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Bylaws single family residence, Port Charlotte Fl 33952 zip

Bylaws single family residence JA: Where...
Bylaws single family residence
JA: Where is the property located?
Customer: Port Charlotte Fl 33952 zip code
JA: Has any paperwork been filed?
Customer: Only front office made a note to fix issue pretty much. But a treasury on board since 55 community was nosey and the man said he was renting a room to him. But now he doesn't say anything to him and he keeps trying to personally deliver messages. The man is black and so is the man living in condo who was approved to live there. Why can't I get around this hoa condo by saying he is a Roomate. They said if was gay or if filled application out at same time would have been different.
JA: Anything else you want the lawyer to know before I connect you?
Customer: Hoa bylaws or is it possible to get away with this by saying there Roomates and them accepting him even though they say that hoa bylaws say single family residence
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Customer reply replied 9 months ago
Leasing also stTes entire u it may be rented provided the occupancy is only for lesser and his family his serve ya nurses housekeepers and guests. The another paper says unit shall be for single family residence only
Customer reply replied 9 months ago
Hello
Customer reply replied 9 months ago
This is crazy no one is here
Answered in 9 hours by:
3/15/2017
Attyadvisor
Attyadvisor, Attorney
Category: Real Estate Law
Satisfied Customers: 7,527
Experience: 29 years of experience in General Practice, Real Estate Law and Estate Law.
Verified

Welcome and thank you for your question. I will be the professional that will be assisting you.

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My apologies, every time you post a response the system kicks off the Attorney's response.

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Customer reply replied 9 months ago
Hi
Customer reply replied 9 months ago
Are you familiar with hoa tenant and landlord laws

Yes, I have been practicing law in multiple jurisdictions as well as Federal Court for 28 years.

Thank you for your patience. These HOA's can be a nightmare. You will want to file a Housing Discrimination complaint.

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Customer reply replied 9 months ago
Have you heard of the term single family residence
Customer reply replied 9 months ago
Did you read my text above what is happening.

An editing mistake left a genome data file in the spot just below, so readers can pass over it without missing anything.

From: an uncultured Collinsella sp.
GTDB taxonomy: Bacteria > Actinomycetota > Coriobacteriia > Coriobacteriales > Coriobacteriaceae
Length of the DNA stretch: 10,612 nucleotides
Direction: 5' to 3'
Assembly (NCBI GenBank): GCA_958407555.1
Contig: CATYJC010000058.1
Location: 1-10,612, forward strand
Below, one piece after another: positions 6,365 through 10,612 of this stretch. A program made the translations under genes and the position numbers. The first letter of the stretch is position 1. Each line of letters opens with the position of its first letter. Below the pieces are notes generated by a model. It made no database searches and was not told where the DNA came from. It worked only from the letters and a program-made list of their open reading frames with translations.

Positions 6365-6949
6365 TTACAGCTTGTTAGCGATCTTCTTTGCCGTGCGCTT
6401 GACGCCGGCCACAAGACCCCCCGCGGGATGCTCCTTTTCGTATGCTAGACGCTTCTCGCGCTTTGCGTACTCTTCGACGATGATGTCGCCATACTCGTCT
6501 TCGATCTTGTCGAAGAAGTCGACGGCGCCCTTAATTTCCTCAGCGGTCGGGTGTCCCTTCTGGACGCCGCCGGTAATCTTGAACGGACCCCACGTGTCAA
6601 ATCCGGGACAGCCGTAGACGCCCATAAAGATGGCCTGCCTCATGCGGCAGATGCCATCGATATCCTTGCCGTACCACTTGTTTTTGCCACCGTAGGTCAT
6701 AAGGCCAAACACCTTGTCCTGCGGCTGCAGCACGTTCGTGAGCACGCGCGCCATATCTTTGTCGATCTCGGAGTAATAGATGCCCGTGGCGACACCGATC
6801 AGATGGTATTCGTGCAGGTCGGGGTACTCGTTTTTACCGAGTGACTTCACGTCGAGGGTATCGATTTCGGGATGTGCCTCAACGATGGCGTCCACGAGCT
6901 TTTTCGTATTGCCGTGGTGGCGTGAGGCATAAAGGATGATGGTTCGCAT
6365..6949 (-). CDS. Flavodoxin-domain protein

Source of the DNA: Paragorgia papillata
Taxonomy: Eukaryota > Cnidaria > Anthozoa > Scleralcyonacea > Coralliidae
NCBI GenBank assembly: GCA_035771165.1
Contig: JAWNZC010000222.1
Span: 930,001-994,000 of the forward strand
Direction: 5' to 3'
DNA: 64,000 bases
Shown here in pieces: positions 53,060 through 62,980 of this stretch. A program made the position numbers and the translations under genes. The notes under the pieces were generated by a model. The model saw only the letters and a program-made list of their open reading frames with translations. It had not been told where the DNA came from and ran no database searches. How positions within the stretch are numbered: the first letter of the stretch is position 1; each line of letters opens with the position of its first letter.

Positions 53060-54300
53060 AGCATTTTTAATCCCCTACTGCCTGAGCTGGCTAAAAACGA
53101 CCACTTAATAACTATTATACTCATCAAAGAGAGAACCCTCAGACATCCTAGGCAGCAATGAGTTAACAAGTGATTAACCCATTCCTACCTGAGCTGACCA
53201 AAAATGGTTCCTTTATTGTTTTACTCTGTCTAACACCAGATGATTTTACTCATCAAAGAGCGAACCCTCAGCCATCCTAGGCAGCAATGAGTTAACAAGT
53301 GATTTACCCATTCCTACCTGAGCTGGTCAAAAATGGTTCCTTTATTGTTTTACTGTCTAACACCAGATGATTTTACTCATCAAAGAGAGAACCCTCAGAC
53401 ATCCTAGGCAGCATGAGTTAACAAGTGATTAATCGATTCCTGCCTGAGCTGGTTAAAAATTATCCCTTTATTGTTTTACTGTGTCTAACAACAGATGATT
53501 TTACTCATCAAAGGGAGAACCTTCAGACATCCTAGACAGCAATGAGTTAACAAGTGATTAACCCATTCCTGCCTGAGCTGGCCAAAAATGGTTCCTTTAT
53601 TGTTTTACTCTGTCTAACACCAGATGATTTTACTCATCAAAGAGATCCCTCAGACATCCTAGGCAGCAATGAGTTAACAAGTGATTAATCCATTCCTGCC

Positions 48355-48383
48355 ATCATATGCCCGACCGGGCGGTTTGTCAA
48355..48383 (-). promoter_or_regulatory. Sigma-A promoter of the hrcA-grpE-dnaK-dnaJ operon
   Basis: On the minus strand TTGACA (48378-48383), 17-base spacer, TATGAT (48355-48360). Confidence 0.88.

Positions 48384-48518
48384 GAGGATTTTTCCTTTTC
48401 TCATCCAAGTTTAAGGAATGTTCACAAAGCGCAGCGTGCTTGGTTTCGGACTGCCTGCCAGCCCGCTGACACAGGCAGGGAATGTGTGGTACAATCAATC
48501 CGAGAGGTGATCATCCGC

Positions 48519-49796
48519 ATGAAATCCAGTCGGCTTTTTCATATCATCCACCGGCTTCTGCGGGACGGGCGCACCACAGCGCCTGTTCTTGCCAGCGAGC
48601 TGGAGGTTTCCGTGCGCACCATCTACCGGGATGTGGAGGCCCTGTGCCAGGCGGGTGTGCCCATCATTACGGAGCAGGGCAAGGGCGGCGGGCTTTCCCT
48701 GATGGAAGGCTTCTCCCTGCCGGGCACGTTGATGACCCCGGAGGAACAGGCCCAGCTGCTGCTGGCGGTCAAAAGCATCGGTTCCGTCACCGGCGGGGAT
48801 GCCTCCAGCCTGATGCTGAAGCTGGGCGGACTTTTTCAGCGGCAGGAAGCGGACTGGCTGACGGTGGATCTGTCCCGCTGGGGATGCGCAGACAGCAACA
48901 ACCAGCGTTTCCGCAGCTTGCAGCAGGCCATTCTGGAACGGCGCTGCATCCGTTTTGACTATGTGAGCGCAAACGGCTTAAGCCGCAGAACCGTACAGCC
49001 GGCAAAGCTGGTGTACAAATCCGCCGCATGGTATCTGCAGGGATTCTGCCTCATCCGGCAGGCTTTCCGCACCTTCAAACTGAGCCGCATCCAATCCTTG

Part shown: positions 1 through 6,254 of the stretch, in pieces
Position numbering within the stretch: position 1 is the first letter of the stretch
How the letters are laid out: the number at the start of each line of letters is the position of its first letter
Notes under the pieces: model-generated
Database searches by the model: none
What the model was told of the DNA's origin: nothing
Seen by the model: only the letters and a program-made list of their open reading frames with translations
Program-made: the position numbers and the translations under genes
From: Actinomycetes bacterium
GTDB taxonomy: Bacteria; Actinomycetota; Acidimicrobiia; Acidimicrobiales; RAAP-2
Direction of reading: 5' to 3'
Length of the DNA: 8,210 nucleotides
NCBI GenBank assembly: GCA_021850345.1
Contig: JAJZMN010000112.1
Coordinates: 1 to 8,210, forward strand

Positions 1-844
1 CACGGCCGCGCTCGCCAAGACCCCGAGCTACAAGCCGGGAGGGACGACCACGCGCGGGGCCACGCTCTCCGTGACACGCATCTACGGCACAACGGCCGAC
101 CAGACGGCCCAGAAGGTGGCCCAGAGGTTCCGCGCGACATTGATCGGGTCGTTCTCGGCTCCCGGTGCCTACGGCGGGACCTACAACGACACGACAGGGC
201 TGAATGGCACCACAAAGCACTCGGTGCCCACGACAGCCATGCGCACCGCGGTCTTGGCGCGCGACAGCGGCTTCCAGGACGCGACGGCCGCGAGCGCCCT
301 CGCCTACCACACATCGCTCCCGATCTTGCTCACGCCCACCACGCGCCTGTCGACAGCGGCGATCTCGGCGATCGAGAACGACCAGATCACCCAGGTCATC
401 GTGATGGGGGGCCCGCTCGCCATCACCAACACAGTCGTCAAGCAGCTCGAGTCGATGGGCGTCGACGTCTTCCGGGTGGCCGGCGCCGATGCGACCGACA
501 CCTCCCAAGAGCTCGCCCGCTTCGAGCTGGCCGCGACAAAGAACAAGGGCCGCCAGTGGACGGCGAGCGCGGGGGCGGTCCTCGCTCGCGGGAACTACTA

Customer reply replied 9 months ago
Hoa have bylaws etc. they state single family residence. No other definition. I looked online and it shows its been fought in court that hoa defined it family only. Not Roomates

Yes, I have been working in this area of law or decades. am familiar with all the terms, I have drafted and reviewed countless bylaws and worked for the government as well as zoning and land use for all types of real property.

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Customer reply replied 9 months ago
what are you saying that the hoa can not define a family and that Roomates can legally live there

What I am saying is they must be consistent in the definition. You stated there was ambiguity in the bylaws. Ambiguity goes against the HOA.

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So they can define it but the better stick with one definition.

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Customer reply replied 9 months ago
Well I looked it up online I can send u link they said if it don't have extra definition then it is single family residence meaning family only

This is called selective enforcement when there are differing standards in the same HOA.

Single family does not mean related parties only unless it is stated as such.

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Customer reply replied 9 months ago
when they told me gay people could live together but no Roomates. Am I allowed Roomates to live there how can I make it so they accept application and will let me rent to two Roomates

Can you attach the language?

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Customer reply replied 9 months ago
one second